Speaking to Ariel Helwani of MMAFighting shortly after his lauded left-hand had accounted for Aldo’s consciousness, McGregor said that he wanted to sit back and wait to see how things unfolded before identifying his next opponent.
“I’ll sit and I’ll wait, I’m not going to jump into nothing. There’s options, and I make the decisions on this, I feel. I feel I’ve earned the right to make decisions on this. So I will see what way it forms. I’ll see how that fight plays out next week, see what the fans reaction is. You know, I’ll listen to all angles and then I’ll make a decision”.
Many speculated that this was a signal that McGregor’s interest in the 155lb gold was dependent upon who was in possession of it after the December 19th tussle between Dos Anjos and Cerrone.
This would have been an understandable stance to take. After all, while “Cowboy” would present a favourable match-up and act as an ideal co-conspirator in the selling of the fight, “RDA” was a stylistic nightmare who would be less of a promotional aid to the fast-talking featherweight champion.
Perhaps the brash certainty of the fighter within McGregor was being somewhat tempered by the calculated logic of the ever evolving businessman.
When Dos Anjos produced a terrifying display of utter savagery to see-off Cerrone after just sixty-six seconds in Orlando, most people assumed that Conor had seen all he needed to see and that he would opt to remain at 145lbs for the time being.
Less than a month later, however, McGregor vs Dos Anjos is a pending reality.
It seems that McGregor has moved on from the biggest challenge of his career, by immediately seeking out an even more daunting assignment. One in which he has opened a betting underdog. Most astoundingly of all, perhaps, the fight will happen just three months after his annihilation of Aldo.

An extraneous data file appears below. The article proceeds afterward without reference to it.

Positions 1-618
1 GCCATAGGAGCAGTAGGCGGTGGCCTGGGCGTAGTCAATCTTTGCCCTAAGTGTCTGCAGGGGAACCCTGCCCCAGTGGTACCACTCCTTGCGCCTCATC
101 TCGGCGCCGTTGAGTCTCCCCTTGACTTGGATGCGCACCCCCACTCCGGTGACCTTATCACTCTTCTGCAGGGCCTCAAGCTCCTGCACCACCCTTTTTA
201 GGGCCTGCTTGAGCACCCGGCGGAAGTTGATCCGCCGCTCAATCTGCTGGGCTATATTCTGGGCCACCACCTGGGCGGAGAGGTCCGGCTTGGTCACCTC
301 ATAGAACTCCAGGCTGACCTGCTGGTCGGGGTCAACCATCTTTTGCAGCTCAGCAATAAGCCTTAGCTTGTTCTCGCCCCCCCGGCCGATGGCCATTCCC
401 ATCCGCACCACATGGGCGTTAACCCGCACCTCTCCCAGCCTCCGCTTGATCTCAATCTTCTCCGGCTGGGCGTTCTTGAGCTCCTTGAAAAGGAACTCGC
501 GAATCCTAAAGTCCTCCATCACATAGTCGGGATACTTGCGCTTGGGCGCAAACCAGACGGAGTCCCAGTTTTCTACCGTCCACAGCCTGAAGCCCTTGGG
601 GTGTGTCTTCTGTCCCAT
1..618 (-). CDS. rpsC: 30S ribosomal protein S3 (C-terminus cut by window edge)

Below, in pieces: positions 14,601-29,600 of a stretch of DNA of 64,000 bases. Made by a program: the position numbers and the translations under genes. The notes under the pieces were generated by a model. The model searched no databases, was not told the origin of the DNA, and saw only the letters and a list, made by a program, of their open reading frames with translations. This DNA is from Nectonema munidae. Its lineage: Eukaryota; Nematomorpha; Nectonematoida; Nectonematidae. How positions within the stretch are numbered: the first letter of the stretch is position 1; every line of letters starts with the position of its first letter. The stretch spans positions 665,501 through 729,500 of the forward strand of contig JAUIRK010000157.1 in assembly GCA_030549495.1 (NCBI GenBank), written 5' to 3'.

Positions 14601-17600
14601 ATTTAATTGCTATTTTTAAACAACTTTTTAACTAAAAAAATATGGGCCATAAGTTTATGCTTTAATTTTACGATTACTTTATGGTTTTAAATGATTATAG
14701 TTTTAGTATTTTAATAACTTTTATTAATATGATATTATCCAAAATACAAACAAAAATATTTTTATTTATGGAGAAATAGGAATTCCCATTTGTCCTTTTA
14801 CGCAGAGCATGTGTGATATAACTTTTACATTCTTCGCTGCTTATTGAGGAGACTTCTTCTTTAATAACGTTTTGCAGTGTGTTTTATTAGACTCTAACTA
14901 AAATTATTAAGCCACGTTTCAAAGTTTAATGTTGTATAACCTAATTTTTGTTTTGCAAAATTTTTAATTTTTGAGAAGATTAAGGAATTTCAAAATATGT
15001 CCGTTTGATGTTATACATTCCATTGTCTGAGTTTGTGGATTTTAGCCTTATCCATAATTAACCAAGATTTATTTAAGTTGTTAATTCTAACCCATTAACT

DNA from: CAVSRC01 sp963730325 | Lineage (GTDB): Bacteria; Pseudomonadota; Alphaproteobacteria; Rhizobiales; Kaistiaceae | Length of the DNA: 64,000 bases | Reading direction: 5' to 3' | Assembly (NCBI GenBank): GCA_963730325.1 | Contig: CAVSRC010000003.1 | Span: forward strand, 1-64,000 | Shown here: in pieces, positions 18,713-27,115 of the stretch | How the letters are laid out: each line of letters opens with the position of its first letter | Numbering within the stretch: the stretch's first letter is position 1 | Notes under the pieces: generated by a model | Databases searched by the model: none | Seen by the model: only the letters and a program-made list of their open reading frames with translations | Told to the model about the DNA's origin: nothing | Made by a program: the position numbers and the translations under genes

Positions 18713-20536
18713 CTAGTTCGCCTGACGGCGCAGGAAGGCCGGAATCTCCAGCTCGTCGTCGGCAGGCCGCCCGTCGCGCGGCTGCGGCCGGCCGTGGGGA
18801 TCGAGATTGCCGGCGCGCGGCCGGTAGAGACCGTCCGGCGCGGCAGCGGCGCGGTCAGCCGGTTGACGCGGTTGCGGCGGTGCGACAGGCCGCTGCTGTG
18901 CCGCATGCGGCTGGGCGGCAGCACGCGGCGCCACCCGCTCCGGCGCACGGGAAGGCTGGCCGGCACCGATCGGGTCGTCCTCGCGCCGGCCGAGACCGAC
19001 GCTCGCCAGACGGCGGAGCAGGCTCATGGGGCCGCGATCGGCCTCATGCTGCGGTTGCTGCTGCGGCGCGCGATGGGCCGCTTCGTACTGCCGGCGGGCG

Conor spoke about what he planned to do, and he has legitimately endeavoured to get it done, regardless of the risk involved. In the process he has proved that for all his talk about “good business” the fighter within him is still steering this ship.
Boxing fans have become so used to seeing businessmen masquerading as fighters that the idea of any big name taking a risk akin to McGregor’s would seem completely outlandish. Floyd Mayweather Jr. has played a huge role in this.
While Mayweather is undoubtedly one of the most talented purveyors of pugilistic poetry that has ever set foot in the ring, he has never backed up his claims that he is “The Best Ever” with a jaw-dropping display of confidence, courage and ambition such as Conor’s.
Can you imagine Mayweather jumping at the chance to fight somebody who had just turned in as convincing a performance as Dos Anjos did against Cerrone?
His performances may have been gloriously artistic, but Floyd has always seemed satisfied to talk about being “TBE” rather than attempting to remove all doubt by taking risks and accepting the most dangerous of challenges. McGregor on the other hand is constantly trying to prove his greatness through his actions.
The aversion to risk often apparent in Floyd’s matchmaking is also reflected in his approach between the ropes, where he is known for his masterful defensive prowess. Unfortunately, such displays don’t seem appropriate in the aftermath of pre-fight proceedings that have been brimming with bravado.
In this sense, Floyd once again fails to do his words justice, while McGregor is going in and blasting people out in a way that fits perfectly with his boastful, trash-talking persona.
It is perhaps a horrible cliche to end this argument with, but it seems painfully apt in this case. The reason that Conor is receiving more praise than Floyd, despite their many similarities, has nothing to do with racism. It comes down to the fact that while Mayweather was always happy to simply talk the talk, McGregor seems fiercely determined to back up his verbose antics by walking the walk.
And why, Floyd, wouldn’t we praise that?